About Dr. Alisha Wackerle-Hollman: Dr. Wackerle-Hollman is an educational psychologist with a passion for engaging communities and young children to improve child and family outcomes. Alisha’s interest focuses on two primary strands of research: a clinical foci on parenting education and development and an applied foci centralized around early childhood assessment and intervention.(Full bio)

March 27 – Personalizing Treatment for Adolescent Depression: Challenges and Opportunities | 3:30-5 p.m., ITR offices
Dr. Meredith Gunlicks-Stoessel

There are now a number of evidence-based interventions for adolescent depression; however, many adolescents who receive one of these interventions do not respond. There is increasing recognition that treating depression more effectively requires taking into account individual differences and providing adolescents with treatment that is optimally matched and adapted over time to their individual characteristics, needs, and circumstances. In this presentation, I will discuss our work developing and evaluating personalized interventions for adolescent depression.

About Dr. Meredith Gunlicks-Stoessel: Meredith’s research focuses on the development and evaluation of interventions for adolescent depression. She has a particular interest in the development of adaptive interventions, which provide clinical guidelines for selecting, combining, and sequencing interventions to personalize the intervention approach. (Full bio)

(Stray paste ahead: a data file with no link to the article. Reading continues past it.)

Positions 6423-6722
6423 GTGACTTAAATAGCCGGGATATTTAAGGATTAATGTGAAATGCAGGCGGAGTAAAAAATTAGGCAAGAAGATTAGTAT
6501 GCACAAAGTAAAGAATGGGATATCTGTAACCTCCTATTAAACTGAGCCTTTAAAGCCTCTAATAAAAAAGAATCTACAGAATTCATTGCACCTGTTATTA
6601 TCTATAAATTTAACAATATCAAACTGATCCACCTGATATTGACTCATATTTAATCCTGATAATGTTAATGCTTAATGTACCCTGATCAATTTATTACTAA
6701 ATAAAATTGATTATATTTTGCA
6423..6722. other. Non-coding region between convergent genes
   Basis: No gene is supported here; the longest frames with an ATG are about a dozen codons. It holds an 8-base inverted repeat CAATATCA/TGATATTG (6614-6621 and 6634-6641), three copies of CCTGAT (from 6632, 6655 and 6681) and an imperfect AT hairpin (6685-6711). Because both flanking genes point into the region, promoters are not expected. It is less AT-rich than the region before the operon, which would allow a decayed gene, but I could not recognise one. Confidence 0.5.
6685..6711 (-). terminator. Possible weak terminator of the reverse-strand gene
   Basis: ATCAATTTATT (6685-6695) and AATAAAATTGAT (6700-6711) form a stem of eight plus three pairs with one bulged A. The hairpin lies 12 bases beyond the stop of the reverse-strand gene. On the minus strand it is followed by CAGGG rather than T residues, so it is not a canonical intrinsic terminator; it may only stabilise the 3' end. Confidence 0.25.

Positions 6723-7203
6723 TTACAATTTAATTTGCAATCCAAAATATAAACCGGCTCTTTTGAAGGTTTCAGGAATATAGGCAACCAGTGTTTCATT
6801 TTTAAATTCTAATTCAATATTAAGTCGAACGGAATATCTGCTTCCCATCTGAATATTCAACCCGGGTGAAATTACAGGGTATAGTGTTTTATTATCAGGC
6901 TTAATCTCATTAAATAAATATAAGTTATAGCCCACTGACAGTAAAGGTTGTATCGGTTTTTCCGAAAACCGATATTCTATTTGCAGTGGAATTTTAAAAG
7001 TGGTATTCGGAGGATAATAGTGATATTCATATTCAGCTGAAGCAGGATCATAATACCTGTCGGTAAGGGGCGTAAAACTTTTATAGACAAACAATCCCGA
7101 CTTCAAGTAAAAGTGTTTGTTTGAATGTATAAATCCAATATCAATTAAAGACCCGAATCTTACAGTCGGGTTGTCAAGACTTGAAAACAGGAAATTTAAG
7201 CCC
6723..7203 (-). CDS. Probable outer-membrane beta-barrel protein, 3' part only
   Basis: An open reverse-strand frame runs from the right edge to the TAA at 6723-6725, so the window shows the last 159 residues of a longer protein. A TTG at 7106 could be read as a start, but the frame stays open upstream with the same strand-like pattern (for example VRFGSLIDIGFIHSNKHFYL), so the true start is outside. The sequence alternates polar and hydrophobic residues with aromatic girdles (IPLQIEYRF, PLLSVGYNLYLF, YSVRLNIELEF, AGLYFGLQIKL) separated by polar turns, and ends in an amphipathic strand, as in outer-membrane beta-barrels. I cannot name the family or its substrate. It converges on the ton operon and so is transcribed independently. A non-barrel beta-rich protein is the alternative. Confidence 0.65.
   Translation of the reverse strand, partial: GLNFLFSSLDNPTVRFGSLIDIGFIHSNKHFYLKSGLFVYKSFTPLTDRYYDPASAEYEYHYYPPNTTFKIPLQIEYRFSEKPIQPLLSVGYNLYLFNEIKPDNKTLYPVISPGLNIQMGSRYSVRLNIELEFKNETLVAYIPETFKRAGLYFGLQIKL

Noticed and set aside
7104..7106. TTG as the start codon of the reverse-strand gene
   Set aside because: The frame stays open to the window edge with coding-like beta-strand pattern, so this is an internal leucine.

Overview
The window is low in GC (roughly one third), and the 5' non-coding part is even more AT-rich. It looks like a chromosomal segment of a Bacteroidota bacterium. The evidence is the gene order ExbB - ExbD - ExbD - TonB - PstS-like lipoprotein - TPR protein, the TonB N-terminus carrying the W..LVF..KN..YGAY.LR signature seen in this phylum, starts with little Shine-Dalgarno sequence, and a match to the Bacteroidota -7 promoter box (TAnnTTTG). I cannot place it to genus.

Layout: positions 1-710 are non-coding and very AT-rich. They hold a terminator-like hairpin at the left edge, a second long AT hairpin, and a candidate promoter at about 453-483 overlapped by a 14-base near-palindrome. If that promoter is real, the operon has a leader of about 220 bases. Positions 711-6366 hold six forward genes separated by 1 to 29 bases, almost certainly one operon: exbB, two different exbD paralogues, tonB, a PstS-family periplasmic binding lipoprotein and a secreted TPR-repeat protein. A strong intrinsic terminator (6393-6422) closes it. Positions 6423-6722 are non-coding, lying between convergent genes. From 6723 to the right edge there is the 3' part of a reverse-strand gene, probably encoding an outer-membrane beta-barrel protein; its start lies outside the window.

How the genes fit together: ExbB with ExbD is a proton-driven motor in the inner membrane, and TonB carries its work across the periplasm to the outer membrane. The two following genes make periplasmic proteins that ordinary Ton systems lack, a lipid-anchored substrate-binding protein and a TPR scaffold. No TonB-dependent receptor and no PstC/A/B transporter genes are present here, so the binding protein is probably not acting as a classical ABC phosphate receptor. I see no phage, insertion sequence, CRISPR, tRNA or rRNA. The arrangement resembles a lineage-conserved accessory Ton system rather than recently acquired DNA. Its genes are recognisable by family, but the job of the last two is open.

May 2 – An alternative model of personalized interventions: Findings from an adoption study | 3:30-5p.m., ITR offices
Dr. Leslie Leve

It is widely known that parents play a crucial role in their child’s development, ranging from the disciplinary practices they engage in, to the quality of their own interparental relationship, to the educational context they provide. However, there is increasing evidence that genetic influences play a role in these associations, sometimes via their moderating role in increasing or decreasing children’s susceptibility to these environmental experiences, and other times because they shape the types of environments that children are exposed to.

This presentation focuses on the interplay between inherited and environmental influences on child development by describing findings from an adoption study where children were reared from birth by unrelated caregivers. The relevance of children’s inherited predispositions in the design and delivery of preventive interventions will also be discussed.

Dr. Leslie Leve is a developmental psychologist who has used natural experimental designs to examine the interplay between social and inherited influences on child and adolescent development. This includes adoption studies where children have been reared by unrelated caregivers, intervention studies with children in foster care, and studies of siblings who have been reared apart since birth. Leslie is the Associate Director of the Prevention Science Institute and the Associate Dean for Research in the College of Education at the University of Oregon. She currently serves as President-Elect of the Society for Prevention Research. Her research is currently funded by NIH and IES.